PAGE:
a film by Eric Steel


Eric Steel (producer/director) began his career as a creative executive at Walt Disney Pictures after graduating from Yale University in 1985.  Later he worked as a vice president at Cinecom, at the time, the leading art film distributor.   

Shifting gears, he decided to take a position as an editor at Simon & Schuster and then as a Senior Editor at HarperCollins, where he published many noted and award-winning books of fiction and non-fiction.

In 1995, he became senior vice president of Scott Rudin Productions.  Along with the acquisition and development of many of the company’s most prominent feature projects, he was the executive producer of ANGELA’S ASHES, and co-producer of BRINGING OUT THE DEAD and SHAFT.  

In 2001, Eric Steel formed his own company, Easy There Tiger.  He developed and produced JULIE & JULIA, Nora Ephron’s last film starring Meryl Streep, Stanley Tucci, Amy Adams and Chris Messina.

THE BRIDGE is Eric Steel’s directorial and documentary debut.    

His second documentary KISS THE WATER premiered at the Tribeca Film Festival in 2013 and was released theatrically in the UK and the USA the following year.   It has been shown also on the BBC.


Peter McCandless began work as an experimental filmmaker and photographer. He has collaborated with innumerable Bay Area musicians, composers, choreographers, and fellow filmmakers on performance and multi-media installations.  

He began working as a cinematographer for commercials, and has been the DP for many independent features, documentaries and shorts.  

As a recipient of two National Endowment for the Arts grants, McCandless’ has presented his films at major international film festivals, including the premiere of POOL OF THANATOS at the Sundance Film Festival.  

As a cinematographer, his projects include the Emmy award-winning documentary, OF CIVIL WRONGS AND RIGHTS, THE FRED KOREMATSU STORY, and the critically acclaimed films CELEBRATION, REVEREND CECIL WILLIAMS AND GLIDE CHURCH and FROM TIBET TO TURTLE ISLAND.


Sabine Krayenbühl, a Swiss native, has worked in both the United States and Europe, editing documentaries and features.  Her most recent work is the critically-acclaimed documentary MAD HOT BALLROOM, distributed by Paramount Classics and Oscar-nominated feature-length documentary, MY ARCHITECT; A SON’S JOURNEY, for which the American Cinema Editors also nominated her for an Eddie award in 2004.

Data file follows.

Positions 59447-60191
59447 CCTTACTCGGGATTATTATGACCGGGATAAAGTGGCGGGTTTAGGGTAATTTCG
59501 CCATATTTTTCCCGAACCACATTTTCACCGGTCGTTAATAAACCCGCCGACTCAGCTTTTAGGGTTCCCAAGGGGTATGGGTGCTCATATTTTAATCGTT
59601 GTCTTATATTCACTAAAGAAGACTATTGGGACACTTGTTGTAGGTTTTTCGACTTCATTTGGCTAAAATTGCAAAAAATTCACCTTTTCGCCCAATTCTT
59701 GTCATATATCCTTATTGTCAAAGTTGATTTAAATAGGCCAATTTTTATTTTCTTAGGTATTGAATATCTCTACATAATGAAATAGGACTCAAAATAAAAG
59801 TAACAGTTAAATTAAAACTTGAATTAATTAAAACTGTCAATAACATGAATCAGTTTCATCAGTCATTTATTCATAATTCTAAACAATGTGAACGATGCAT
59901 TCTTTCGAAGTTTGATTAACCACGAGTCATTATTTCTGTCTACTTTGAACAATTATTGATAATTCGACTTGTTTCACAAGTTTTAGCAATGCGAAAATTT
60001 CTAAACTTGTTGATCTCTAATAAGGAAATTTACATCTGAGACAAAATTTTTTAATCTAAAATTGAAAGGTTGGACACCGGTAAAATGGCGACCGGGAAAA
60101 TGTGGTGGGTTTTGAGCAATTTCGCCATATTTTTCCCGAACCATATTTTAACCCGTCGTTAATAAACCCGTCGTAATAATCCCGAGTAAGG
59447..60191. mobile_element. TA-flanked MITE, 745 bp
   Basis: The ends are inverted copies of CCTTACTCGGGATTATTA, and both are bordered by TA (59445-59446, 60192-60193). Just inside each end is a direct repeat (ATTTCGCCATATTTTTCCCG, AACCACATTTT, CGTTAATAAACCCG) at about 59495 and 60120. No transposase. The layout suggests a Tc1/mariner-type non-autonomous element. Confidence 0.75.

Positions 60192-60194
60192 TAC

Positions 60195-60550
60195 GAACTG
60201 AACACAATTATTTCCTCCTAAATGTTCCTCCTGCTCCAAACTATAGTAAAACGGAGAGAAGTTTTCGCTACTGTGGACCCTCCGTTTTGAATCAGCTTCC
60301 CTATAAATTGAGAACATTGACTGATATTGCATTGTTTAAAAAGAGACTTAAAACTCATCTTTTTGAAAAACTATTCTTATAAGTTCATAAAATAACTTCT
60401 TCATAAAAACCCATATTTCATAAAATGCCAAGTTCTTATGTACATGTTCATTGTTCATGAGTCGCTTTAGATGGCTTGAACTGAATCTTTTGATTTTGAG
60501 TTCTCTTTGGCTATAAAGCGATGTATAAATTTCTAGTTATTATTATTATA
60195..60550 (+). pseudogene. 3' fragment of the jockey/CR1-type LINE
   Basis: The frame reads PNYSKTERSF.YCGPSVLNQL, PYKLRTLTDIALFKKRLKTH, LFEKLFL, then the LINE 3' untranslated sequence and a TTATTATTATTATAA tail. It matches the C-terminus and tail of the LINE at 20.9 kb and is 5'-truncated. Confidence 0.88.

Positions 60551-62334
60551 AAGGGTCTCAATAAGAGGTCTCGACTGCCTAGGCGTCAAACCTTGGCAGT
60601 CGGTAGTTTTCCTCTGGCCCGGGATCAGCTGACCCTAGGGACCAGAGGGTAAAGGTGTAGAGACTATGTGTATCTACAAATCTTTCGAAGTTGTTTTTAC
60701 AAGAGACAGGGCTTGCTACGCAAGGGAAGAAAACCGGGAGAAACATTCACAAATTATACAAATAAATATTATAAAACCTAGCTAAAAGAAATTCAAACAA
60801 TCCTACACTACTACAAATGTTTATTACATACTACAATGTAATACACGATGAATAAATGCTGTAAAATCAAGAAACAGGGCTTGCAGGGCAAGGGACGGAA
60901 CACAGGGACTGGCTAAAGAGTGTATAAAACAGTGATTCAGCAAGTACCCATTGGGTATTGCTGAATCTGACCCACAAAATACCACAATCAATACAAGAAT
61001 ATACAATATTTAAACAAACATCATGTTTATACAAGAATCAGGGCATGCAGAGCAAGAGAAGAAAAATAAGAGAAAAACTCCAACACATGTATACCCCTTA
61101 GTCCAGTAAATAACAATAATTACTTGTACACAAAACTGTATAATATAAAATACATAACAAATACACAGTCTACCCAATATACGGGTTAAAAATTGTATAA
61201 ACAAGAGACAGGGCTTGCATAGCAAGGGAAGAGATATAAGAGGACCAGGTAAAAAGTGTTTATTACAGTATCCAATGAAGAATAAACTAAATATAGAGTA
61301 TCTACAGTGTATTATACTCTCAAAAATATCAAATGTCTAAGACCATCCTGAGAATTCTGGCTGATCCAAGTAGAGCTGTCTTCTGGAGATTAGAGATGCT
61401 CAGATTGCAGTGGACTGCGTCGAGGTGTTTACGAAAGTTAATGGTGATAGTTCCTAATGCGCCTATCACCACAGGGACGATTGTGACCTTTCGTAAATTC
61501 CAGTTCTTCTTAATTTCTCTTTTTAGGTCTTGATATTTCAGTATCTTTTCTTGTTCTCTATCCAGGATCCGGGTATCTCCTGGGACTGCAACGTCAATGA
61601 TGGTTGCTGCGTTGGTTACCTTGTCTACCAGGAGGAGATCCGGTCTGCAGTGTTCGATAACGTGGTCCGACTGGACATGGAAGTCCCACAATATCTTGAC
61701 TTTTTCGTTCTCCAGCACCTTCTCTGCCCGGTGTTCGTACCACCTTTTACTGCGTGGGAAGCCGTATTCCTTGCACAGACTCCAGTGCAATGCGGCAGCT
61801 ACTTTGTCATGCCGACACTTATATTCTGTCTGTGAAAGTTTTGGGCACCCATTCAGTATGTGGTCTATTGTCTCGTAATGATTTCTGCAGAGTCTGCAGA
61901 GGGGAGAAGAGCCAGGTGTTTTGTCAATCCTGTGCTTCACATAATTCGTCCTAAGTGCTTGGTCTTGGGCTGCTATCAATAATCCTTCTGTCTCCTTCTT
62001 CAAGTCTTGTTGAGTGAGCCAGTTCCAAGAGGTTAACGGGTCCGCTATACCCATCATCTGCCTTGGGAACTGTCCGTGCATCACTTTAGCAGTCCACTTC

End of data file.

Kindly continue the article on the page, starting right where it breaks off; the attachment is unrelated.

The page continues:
Other works include ELEVEN FRIENDS, a feature-length documentary produced by ARTE and nominated for the Prix d’Europe; Jugodivas, which premiered at Sundance and won the Swiss Film Prize 2002; AN AMERICAN LOVE STORY, an acclaimed ten-part series for P.O.V., broadcast on PBS, ARTE and BBC; FRAU2 AND HAPPY END, a feature produced by Studio Canal and BMG International. 


Alex Heffes’ work appears on cinema and television screens worldwide. Originally rising to prominence with his score to Academy Award-winning ONE DAY IN SEPTEMBER, Alex’s versatility as composer has led to a busy scoring schedule taking him constantly across musical boundaries. Recent scores include acclaimed BAFTA-winner TOUCHING THE VOID, Miramax Film’s DEAR FRANKIE and the psychological thriller TRAUMA for Warner Bros., starring Colin Firth and Mena Suvari, and 2006 films, Fox Searchlight’s IMAGINE ME AND YOU, starring Piper Perabo and THE LAST KING OF SCOTLAND, directed by Kevin MacDonald starring Forest Whitaker, Gillian Anderson and James McAvoy. 

Away from the screen, Alex’s concert music has been featured at venues as diverse as the Sangat Music Festival in India where he was the composer in residence in January 2000, Symphony Hall Birmingham and the London Jazz Festival. In 2003, he was invited to the Sultanate of Oman to attend the premiere of his overture commissioned by the Royal Symphony Orchestra.

Alex has also collaborated on Elton John’s movie score to WOMEN TALKING DIRTY and with members of the band BLUR.


Tad Friend has been a staff writer at The New Yorker since 1998, and wrote the article “Jumpers” that inspired Eric Steel to make this film.  Friend writes the magazine’s “Letter from California,” and often covers the entertainment business.  Mr. Friend’s recent pieces have included articles about the William Morris agent David Wirtschafter; a female bounty hunter; and the man who hopes to introduce “green burial” to American cemeteries. He has also written profiles of director Peter Bogdanovich, director Harold Ramis, screenwriter Ron Bass, and San Francisco mayor Gavin Newsom.

Prior to joining The New Yorker, Mr. Friend was a contributing editor to a number of publications, including Outside and Esquire.  

He is the author of LOST IN MONGOLIA: TRAVELS IN HOLLYWOOD AND OTHER FOREIGN LANDS, a collection of his articles published by Random House in 2001.